In today’s cast spotlight, we focus on 3 actors with a strong theatre background, as well as prominent roles in some genre favorites. The staff of TheOneRing.net is proud to welcome them to the Middle-earth family!Continue reading “Amazon Casting: Trystan Gravelle, Thusitha Jayasundera, & Simon Merrells”
The Amazon production of its Middle-Earth stories has been ongoing, but now we are in a time when the arrival of information from them concerning this production is accelerating.
The One Ring staff has been fans of J.R.R. Tolkien for quite some time, and it has always seen its core mission to be defined by its tagline: “By and For the Fans of J.R.R. Tolkien.” This site tries to do many things in support of this mission: support and celebrate fandom and fan activities – from costuming, to open invite events, to the line parties during the films, to group re-reads of Tolkien’s works, to so much more. However, this site has been humbly privileged to not only be supported by fans of Tolkien, but to be given access to many people involved in the production of adaptations of Tolkien’s work. The One Ring takes this gift of access seriously, and wants to do what’s best by the fans to make the most of this access, and to represent the best interests of the fans to these productions, so that the best possible adaptations of Tolkien’s work are made.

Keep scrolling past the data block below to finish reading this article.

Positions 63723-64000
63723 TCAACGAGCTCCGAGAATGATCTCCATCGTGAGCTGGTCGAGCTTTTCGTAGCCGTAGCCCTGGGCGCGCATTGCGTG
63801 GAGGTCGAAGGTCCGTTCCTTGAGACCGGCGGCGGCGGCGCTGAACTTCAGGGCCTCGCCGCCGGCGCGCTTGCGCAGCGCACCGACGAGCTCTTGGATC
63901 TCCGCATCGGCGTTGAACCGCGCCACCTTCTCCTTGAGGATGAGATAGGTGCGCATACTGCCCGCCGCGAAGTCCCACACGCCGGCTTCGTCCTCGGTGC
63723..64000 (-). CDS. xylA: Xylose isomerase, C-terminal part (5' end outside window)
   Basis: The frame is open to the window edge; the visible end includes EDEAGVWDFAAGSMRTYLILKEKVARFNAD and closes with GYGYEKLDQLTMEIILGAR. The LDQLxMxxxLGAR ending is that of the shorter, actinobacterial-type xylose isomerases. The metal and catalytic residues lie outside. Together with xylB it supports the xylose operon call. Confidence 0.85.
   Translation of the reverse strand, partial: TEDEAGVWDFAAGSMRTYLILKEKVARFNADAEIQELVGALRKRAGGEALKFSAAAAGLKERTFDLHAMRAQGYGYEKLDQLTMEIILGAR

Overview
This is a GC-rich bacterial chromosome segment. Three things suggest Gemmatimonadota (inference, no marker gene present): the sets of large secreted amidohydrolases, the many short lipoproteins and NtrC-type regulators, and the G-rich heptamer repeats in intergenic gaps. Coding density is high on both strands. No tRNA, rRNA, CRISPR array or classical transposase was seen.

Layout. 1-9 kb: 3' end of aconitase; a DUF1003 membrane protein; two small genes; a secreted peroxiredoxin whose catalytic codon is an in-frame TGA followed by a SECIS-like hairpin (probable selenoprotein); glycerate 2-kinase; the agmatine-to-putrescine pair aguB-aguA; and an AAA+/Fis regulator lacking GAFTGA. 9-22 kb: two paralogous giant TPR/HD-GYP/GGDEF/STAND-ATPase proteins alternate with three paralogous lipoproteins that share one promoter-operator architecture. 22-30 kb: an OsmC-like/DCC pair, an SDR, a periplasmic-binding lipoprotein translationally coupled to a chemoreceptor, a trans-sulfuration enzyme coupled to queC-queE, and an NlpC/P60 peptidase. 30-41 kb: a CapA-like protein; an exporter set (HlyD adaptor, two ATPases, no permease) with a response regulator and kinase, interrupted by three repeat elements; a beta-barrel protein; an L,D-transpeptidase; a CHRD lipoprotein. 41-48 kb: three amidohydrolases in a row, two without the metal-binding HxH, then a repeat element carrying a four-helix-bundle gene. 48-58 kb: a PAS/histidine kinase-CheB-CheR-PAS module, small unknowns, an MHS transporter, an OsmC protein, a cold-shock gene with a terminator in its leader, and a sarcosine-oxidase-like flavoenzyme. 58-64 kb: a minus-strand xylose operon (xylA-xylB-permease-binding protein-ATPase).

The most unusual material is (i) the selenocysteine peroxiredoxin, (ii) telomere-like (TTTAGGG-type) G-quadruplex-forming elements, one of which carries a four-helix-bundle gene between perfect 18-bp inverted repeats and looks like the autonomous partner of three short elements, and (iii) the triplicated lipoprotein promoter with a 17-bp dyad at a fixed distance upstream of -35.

A few things have become clear to the staff of The One Ring (TORn) over the twenty years of its existence – time spent discussing and dissecting 6 major films, a handful of stage productions, multiple audio recordings, collectible figurines, and so much more. TORn has learned that what matters most is this:
“The more an adaptation sticks to the spirit and the motivation behind Tolkien’s work, the more successful it becomes, in both the short and long term, in both critical reception, and financial return.”
Over the years, TORn has learned an important lesson: if we, as fans, wish to have any influence over adaptations, we need to follow two important rules: first, we try to avoid quibbling over tiny details, and second, we gladly support the assignment of production staff, both in front of and behind the camera.
So, in terms of offering any constructive critique (pro or con), The One Ring will focus on trying to influence the productions to stay fidelitous to Tolkien’s spirit. For example, those who adapt Tolkien’s work would do well to read his letter #246 in “The Letters of J.R.R. Tolkien” to understand some of Tolkien’s subtle thoughts concerning the concept of ‘both intent and actions have consequences.’